The town is fairly inconspicuous. It has an ice cream parlor and a public library on the street corner. There are a of couple coffee shops and parking is limited to the street curbs.
But once you start reading about Concord, Massachusetts, and all the wildly historic events that have occurred there, this quaint little towns turns into a living diorama. The oldest European-settlement beyond tidewater, Concord has a small park that marks where the first shots of the American Revolution were shot on April 19, 1775. The city is teeming with houses that have seen the footsteps of American icons, and throughout the city, visitors can find little reminders—a plaque here, a framed photo there—of what this quiet New England town has witnessed.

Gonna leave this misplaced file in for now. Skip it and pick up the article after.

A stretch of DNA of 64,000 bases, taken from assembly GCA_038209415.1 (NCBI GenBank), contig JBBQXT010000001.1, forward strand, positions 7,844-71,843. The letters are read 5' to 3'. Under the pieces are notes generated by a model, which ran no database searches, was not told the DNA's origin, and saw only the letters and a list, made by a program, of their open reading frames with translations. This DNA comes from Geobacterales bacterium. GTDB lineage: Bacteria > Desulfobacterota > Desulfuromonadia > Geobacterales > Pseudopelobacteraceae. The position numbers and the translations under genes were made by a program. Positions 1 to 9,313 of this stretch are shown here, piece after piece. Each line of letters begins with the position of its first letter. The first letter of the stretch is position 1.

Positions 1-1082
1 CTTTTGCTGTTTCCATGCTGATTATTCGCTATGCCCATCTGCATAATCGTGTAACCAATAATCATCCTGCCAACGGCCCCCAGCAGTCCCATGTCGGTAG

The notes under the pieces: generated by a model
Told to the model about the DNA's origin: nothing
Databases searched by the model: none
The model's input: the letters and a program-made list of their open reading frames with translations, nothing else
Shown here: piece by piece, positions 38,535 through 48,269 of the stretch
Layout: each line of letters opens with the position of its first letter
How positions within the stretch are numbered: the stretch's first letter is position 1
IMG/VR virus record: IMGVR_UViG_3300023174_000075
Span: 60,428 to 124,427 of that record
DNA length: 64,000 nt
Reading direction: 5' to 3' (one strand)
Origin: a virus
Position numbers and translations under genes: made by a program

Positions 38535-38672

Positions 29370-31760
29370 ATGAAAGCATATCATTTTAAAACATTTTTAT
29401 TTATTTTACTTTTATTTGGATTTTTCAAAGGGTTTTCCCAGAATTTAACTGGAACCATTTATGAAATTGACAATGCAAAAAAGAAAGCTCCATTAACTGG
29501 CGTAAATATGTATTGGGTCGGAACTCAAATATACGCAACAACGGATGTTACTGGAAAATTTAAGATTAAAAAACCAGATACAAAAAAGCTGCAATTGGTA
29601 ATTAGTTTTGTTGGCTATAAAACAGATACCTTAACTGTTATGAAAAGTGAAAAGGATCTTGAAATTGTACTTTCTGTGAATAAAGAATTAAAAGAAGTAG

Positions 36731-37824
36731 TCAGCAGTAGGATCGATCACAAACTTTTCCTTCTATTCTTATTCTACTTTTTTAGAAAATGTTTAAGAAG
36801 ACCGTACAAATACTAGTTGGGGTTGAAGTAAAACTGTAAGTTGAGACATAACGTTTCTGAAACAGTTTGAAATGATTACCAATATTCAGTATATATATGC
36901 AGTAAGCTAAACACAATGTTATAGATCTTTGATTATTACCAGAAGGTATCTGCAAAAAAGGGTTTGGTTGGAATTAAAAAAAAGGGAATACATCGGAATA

One of the highlights of the city is found about a mile northeast of Monument Square. This is the home of Sleepy Hollow Cemetery and Authors Ridge, a collection of crumbling graves in a well-manicured and circuitous graveyard. There are dozens of notable grave sites throughout the cemetery belonging to people who played a role in the Revolutionary War and the years that followed, but it’s on Authors Ridge that several notable writers and thinkers are buried including Ralph Waldo Emerson, Henry David Thoreau, Nathaniel Hawthorne and Louisa May Alcott. Walking past the graves is like a ghostly stroll through a dusty library. Visitors tip their heads toward each other and whisper about books they’ve read by these figureheads. Some have left pencils and coins in remembrance.
The grave stones are weathered and imperfect. They’re also a beautiful reminder that even the most significant voices may physically be silenced but their words live on.